Crafting is good for us. It can be broken down into three main stages:
When you decide to make something, this something must first be visualized. And visualization begins in the imagination. Imagination stimulates our brain. It not only provides solutions and options but good company as well.
Probably the most important aspect of crafting is the process and not the product. For one, by focusing our attention, crafting is active meditation. Repetitive actions, such as those of knitting, can be hypnotic thus relax us. And this relaxation provides a number of benefits such as lower heart rate and blood pressure. By redirecting our focus, crafting can distract us from both physical and emotional problems.
When we create, our brain releases dopamine, a hormone that gives you a sense of well-being. Depression is often triggered by a reduction in the production of dopamine so we can say crafting is good for our mental health.
Crafting is a cognitive activity that stimulates brain cell communication thus fights mental decline. It also improves hand-eye coordination, spatial awareness, and motor dexterity.
Crafting provides us with ”A Room of One’s Own” in that it, when fully immersed in the process, we just flow in a world that’s truly ours. Even Einstein and Gandhi indulged in crafting to clear their minds.
When we finally complete a project, we are rewarded not just with a physical object but also with a sense of satisfaction and our self-efficacy is reinforced.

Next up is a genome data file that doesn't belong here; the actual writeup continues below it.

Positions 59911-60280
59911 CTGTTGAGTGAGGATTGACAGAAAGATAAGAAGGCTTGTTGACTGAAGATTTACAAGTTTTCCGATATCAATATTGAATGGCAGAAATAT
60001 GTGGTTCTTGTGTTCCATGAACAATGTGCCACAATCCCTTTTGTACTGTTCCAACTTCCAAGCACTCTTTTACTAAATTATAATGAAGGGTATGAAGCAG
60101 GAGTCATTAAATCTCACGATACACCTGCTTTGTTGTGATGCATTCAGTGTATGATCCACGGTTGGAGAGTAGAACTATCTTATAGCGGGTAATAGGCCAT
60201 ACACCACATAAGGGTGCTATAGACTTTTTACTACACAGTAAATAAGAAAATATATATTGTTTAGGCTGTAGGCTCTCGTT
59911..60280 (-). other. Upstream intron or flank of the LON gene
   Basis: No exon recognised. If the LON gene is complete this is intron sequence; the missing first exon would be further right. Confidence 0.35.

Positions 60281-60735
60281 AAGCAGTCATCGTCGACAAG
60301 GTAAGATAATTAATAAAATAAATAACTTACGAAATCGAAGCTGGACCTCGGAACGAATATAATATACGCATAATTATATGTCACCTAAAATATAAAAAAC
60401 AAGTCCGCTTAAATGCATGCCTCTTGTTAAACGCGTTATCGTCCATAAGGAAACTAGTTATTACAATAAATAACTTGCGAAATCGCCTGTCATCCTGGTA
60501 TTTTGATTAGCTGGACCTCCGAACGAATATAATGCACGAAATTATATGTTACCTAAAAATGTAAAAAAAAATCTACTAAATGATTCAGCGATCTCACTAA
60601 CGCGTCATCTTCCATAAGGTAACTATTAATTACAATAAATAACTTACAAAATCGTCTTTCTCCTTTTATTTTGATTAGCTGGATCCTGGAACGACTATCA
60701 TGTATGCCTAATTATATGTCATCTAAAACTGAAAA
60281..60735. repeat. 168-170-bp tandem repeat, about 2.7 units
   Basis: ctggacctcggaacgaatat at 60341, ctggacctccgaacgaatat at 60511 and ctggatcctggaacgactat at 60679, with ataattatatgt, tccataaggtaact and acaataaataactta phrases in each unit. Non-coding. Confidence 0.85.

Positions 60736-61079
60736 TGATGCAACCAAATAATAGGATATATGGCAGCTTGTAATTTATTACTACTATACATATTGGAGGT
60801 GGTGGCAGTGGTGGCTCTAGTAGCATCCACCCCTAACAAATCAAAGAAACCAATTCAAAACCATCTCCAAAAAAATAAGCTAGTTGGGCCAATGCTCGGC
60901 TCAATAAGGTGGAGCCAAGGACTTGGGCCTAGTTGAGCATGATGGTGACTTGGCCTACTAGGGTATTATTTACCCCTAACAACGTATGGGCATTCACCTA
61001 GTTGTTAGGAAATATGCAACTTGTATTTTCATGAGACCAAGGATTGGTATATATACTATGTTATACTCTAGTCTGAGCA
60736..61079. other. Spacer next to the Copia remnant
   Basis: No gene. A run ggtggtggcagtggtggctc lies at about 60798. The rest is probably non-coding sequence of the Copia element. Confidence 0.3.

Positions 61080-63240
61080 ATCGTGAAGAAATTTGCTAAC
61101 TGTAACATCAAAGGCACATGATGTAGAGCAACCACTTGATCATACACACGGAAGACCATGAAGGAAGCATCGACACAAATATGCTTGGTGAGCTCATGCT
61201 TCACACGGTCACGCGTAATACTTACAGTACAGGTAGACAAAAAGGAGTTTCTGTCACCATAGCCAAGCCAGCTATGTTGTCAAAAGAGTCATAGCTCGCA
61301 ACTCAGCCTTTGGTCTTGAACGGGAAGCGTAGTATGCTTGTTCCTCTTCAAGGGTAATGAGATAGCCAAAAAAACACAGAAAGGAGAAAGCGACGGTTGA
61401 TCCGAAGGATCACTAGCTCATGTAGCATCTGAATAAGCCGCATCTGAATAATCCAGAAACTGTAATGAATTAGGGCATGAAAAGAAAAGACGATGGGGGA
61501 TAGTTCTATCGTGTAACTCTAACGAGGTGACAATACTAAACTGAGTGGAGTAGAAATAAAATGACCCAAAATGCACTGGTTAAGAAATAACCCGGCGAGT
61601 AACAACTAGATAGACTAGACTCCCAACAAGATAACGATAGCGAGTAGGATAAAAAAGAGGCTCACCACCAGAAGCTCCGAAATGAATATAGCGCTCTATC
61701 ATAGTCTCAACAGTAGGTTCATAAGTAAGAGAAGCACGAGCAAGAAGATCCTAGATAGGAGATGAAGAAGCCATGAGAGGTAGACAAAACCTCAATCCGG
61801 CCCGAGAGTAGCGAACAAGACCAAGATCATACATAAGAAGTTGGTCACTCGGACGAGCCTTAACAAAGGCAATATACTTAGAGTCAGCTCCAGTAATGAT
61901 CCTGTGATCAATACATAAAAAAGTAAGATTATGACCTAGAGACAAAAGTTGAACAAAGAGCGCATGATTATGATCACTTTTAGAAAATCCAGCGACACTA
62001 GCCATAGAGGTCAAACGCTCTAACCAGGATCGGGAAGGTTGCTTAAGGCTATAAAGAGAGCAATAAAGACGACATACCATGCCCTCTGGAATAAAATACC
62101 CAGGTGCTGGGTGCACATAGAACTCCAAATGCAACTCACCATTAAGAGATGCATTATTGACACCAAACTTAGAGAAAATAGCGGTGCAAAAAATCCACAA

Sometimes the initial enthusiasm for a project dissipates. And this happens for a variety of reasons. We lose interest, get distracted, or simply realize we don’t like our project. So how do we declutter our sacred spaces of unfinished projects? We can try selling them on Ebay, throw them away (but that’s not at all ecological!), transform them into conceptual art, or restyle them. But we can also pass them on to others.
Have you ever played Pass The Drawing (or Exquisite Corpse) where everyone is given a piece of paper and pencil and told to draw. Then after a minute, a timer goes off and the drawings get passed to the person sitting next to them. After five minutes, the passing stops. The resulting drawings are a mix of styles that can be entertaining or even poetic.
So why not try Pass the Project?
My friend, Anthy, is a genius designer. She has so many ideas that she can’t actualize or complete them all. That’s how I wound up with an unfinished purse made from crocheted twine. It took me awhile to decide how to finish it but once I did, the results delighted me. Not only because I liked the aesthetics, but even though geographically we were far apart, Anthy and I shared an experience.
For all your unfinished craft projects, why not try Pass the Project?
While putting together this post, my blog buddy, Jo of Cranky Ceramics, told me that these unfinished projects are often called UFOs, unfinished objects!!!!
Related: Pruning a lifestyle (pruning our desires) + Decluttering Los Ojos (throwing away unfinished projects) + Decluttering Decluttering Decluttering + IN PRAISE OF HANDS: Knit yourself well + Craftivism: Activism Using Craft -30-